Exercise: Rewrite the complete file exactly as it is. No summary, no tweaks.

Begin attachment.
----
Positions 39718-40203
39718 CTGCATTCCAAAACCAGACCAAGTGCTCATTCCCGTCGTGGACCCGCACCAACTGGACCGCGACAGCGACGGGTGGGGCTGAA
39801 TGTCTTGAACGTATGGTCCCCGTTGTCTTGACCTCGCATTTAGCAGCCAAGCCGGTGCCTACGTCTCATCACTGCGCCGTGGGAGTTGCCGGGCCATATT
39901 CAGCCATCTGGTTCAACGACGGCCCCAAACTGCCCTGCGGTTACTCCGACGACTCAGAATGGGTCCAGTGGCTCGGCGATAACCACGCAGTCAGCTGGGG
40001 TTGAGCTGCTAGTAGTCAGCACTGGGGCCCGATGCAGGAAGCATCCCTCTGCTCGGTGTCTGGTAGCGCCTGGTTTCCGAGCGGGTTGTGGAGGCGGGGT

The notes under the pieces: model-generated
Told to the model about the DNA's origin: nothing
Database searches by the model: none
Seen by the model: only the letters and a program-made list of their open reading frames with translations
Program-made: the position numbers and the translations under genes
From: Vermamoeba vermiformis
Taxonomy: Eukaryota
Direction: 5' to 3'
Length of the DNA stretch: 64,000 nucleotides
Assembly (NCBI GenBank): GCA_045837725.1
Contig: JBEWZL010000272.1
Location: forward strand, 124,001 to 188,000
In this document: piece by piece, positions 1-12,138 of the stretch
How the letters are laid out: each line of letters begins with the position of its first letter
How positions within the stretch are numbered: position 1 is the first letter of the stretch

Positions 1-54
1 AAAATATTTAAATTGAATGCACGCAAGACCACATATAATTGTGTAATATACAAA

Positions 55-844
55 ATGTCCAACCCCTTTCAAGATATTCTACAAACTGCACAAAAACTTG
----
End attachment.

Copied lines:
Positions 39718-40203
39718 CTGCATTCCAAAACCAGACCAAGTGCTCATTCCCGTCGTGGACCCGCACCAACTGGACCGCGACAGCGACGGGTGGGGCTGAA
39801 TGTCTTGAACGTATGGTCCCCGTTGTCTTGACCTCGCATTTAGCAGCCAAGCCGGTGCCTACGTCTCATCACTGCGCCGTGGGAGTTGCCGGGCCATATT
39901 CAGCCATCTGGTTCAACGACGGCCCCAAACTGCCCTGCGGTTACTCCGACGACTCAGAATGGGTCCAGTGGCTCGGCGATAACCACGCAGTCAGCTGGGG
40001 TTGAGCTGCTAGTAGTCAGCACTGGGGCCCGATGCAGGAAGCATCCCTCTGCTCGGTGTCTGGTAGCGCCTGGTTTCCGAGCGGGTTGTGGAGGCGGGGT

The notes under the pieces: model-generated
Told to the model about the DNA's origin: nothing
Database searches by the model: none
Seen by the model: only the letters and a program-made list of their open reading frames with translations
Program-made: the position numbers and the translations under genes
From: Vermamoeba vermiformis
Taxonomy: Eukaryota
Direction: 5' to 3'
Length of the DNA stretch: 64,000 nucleotides
Assembly (NCBI GenBank): GCA_045837725.1
Contig: JBEWZL010000272.1
Location: forward strand, 124,001 to 188,000
In this document: piece by piece, positions 1-12,138 of the stretch
How the letters are laid out: each line of letters begins with the position of its first letter
How positions within the stretch are numbered: position 1 is the first letter of the stretch

Positions 1-54
1 AAAATATTTAAATTGAATGCACGCAAGACCACATATAATTGTGTAATATACAAA

Positions 55-844
55 ATGTCCAACCCCTTTCAAGATATTCTACAAACTGCACAAAAACTTG